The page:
EU Will Let Vaccinated Americans Visit This Summer, Top Official Says

BREAKING: Americans Can Travel to Europe This Summer — If Vaccinated, Says EU Head

JUST IN: Americans Who Are Fully Vaccinated Against Covid-19 Can Visit Europe This Summer

A health worker prepares a dose of the Oxford-AstraZeneca vaccine.

This mechanism was established in 2001, and it allows the countries of the European Union to participate in the coordination of their assistance and the deployment of resources around the world in the event of a large-scale emergency that can not be handled by a specific country on its own.

"The Commission has started last Friday a legal action against the company AstraZeneca on the basis of breaches of the advanced purchase agreement", European Union spokesman Stefan De Keersmaecker said.

Brussels has said that discussions on possible global vaccine certificates are continuing, which could take the form of an official government vaccination certificate issued by the traveller's own country, which would then be accepted by other nations.

De Keersmaecker said the deal between the European Union and AstraZeneca had "not been respected" and accused the pharmaceuticals company of failing to "come up with a reliable strategy to ensure the timely delivery of doses".

The number of blood clot or thrombosis cases after receiving the AstraZeneca Covid-19 vaccine jab is low and rare, said the Health Ministry's (MOH) Covid-19 Vaccine Candidate Selection Sub-Committee (JKKPCV) chairman, Dr Kalaiarasu M Periasamy. AstraZeneca agreed to deliver around 100 million doses of its vaccine to the European Union in the first quarter of 2021.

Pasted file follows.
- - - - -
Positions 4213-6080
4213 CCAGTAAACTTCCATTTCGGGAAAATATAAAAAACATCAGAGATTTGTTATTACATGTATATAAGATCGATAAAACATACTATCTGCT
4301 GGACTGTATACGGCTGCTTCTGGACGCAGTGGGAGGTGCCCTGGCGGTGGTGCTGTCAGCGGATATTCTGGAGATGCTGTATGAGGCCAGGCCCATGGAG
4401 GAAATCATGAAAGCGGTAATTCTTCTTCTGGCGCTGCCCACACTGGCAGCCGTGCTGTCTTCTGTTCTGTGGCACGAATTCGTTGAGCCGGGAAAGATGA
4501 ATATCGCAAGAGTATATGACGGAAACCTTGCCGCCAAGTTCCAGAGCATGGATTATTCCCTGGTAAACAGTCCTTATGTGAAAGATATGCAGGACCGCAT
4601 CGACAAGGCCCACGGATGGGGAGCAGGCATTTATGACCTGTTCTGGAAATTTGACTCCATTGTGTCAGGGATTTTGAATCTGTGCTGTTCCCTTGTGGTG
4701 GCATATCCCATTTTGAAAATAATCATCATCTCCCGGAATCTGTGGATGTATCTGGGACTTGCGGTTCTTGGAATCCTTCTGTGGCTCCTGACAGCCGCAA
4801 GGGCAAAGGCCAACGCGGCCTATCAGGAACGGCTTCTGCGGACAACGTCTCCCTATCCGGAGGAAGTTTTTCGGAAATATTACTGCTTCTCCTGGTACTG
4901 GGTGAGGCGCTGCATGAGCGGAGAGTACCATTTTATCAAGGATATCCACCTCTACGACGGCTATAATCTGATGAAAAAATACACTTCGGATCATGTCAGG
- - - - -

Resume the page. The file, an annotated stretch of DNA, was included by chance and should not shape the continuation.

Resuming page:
The shortfall has contributed to the slow vaccination campaign across Europe, which has lagged both the United Kingdom and US.

BREAKING: Americans Can Travel to Europe This Summer — If Vaccinated, Says EU Head

The European Commission has said it is working on a digital health pass that "will be finished by mid-May".

The EU believes AstraZeneca has been unfairly and illegally routing jabs to the United Kingdom at the expense of Europe.

The contract indicated that the company would use "best reasonable efforts" to meet targets.

The European Commission confirmed it began legal proceedings against AstraZeneca for its vaccine-delivery shortages.

British-Swedish firm AstraZeneca dismissed the legal action as "without merit" and insisted "we welcome this opportunity to resolve this dispute as soon as possible".

"AstraZeneca has fully complied with the Advance Purchase Agreement with the European Commission and will strongly defend itself in court", the company wrote.

The company also acknowledged that they have faced "manufacturing challenges".

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